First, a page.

Tuesday, September 3, 2013

Everything BUT the Cats

Our drive this morning could be called "Everything but the Cats."  It was my first of 4 drives thus far in which there were no cats to view, despite hearing the lions early in the morning about an hour prior to our 5:30am wake up visit from our friendly Guide, Formen, to serve us tea & coffee. We saw most of the other animals I have been wanting to see and photograph. While I have seen and photographed the very old female elephant around camp here yesterday, I wanted to see a herd. My wish was granted this morning. The herd tried to give us the slip by changing direction, but Formen seems to have a sixth sense about anticipating where to go and how to get always on the other side of them to give us the best view - seemingly outsmarting both the animals and the other trackers in the other Rovers. I am thankful that I am "stuck with" Formen, as he put it, for the duration of my stay here.

Several of the different animal herds have either a young child or have a VERY pregnant female with them. A herd of zebras in particular had 2 pregnant females; one of which looked like she would give birth any day now. How exciting it would be to witness that....

A herd of elephants we came across had a young elephant about a year old or less. Given that the gestation of an elephant is nearly 2 years (a fact I learned today), you don't always have a newborn elephant every year, even with multiple females in the herd.So, this was a treat to see this youngster.

While driving around, on the hunt for our next lion sighting, half of our group left with our tracker, Jeffrey, on a walk about looking for the lions that everyone thought couldn't be that far from camp given their roars just before arising.  Those of us who stayed in the Rover saw a group of 3 young male giraffes. They are such majestically gentle creatures that seem so different from the other animals. While our walk about group missed the elephants, we picked them up near the giraffes, so they too were able to see these gentle giants.

Then it was off the rhinos - another of my desired sightings that had alluded me until today. We saw a mature female, a very young one and another older youth. They were quite skittish and tried to keep a good distance from us, regularly turning their backs on us and moving away. A picture of a rhino's behind wasn't exactly what I had in mind . . . As Formen attempted his usual play of anticipating their moves to get on the other side of where they would head, this small group of 3 was having none of it. They kept moving, heading away from us at a steady pace. Just when we thought we were going to be continuously rebuffed by the group of 3, we spotted the bull on the right in the river bed. Although he was probably 200-300 yards away, he posed beautifully for us. A beautiful, thick and strong specimen with beautiful horns. He would face us, walk a couple of steps towards us, stop, turn sideways and stay there for another minute or two. Then, he would turn to face us again, walking a couple of steps in our direction, stop and turn sideways again to look up the hill in front of us. He would stay in that position for another couple of minutes. Fabulous views of him.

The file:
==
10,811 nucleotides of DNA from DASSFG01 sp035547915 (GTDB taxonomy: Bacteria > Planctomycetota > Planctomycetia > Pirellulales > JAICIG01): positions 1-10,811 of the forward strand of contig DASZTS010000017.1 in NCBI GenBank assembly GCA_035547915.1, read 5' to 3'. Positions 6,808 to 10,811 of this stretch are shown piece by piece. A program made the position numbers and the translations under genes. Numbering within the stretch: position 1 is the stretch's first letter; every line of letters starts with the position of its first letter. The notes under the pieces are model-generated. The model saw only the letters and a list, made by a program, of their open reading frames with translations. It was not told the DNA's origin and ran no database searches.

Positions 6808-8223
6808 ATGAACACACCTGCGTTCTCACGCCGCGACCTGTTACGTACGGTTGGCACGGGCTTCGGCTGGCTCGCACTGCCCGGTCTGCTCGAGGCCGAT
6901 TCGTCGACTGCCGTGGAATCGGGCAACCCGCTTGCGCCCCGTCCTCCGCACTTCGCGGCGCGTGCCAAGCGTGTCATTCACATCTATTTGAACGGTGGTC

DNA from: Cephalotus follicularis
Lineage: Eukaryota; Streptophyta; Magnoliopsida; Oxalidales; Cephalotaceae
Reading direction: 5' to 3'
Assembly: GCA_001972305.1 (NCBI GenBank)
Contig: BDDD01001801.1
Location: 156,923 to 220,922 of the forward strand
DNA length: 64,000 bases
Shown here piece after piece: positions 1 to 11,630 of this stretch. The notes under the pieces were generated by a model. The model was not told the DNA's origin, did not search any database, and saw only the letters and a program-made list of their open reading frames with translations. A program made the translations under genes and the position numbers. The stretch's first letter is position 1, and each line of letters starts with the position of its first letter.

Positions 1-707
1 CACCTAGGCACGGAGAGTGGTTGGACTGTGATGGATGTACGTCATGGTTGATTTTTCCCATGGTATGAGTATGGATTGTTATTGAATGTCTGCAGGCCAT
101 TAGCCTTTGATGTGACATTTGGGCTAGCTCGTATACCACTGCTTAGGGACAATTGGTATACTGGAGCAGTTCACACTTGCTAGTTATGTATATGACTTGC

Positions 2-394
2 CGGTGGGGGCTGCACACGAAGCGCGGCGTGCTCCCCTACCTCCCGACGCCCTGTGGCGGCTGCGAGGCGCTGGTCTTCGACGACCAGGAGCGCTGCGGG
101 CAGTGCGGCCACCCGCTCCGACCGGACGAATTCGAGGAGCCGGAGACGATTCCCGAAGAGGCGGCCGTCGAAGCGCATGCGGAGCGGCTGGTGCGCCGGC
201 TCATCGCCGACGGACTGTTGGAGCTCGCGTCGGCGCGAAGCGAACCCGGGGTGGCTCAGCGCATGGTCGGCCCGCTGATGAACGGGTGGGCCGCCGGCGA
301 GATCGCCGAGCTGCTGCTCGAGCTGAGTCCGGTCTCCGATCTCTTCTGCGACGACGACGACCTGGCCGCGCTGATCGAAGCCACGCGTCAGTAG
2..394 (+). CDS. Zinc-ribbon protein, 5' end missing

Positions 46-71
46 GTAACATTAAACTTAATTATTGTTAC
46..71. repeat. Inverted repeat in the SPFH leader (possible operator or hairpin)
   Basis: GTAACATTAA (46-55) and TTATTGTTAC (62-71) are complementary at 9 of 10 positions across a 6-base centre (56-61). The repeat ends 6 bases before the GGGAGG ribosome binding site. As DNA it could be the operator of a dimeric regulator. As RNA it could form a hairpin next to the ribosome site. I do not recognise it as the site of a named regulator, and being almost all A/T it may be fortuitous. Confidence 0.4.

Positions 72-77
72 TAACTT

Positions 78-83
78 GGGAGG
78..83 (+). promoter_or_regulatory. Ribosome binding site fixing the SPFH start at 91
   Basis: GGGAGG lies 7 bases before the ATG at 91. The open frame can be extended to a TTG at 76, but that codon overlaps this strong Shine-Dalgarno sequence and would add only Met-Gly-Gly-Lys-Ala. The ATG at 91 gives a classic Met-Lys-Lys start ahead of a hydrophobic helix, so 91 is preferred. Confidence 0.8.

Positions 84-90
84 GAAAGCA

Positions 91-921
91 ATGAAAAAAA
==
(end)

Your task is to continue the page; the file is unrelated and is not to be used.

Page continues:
If only he had been closer, they would be even better pictures. We'll see - nearly a dozen more drives to experience.

 Along the way also were owls, beautifully colored birds, kudu, impala and nyala  - which look almost just like impalas, but they are striped instead of spotted, and have much larger ears and are without the large horns of mature male impalas.

All things considered, it was a very successful 3.5 hours, despite no large cat sighting. My next wish is to see a herd of buffalo and ideally a cheetah. The cheetah will be a miraculously rare sighting if made, so I'm told, but the buffalo should be very doable over the next few days.

To find out more about my safari lodge, see here: Tanda Tula

To see more of my safari photos, see here: My African Safari Photos - Best Of 1 and here: My African Safari Photos - Best Of 2

No comments:

Post a Comment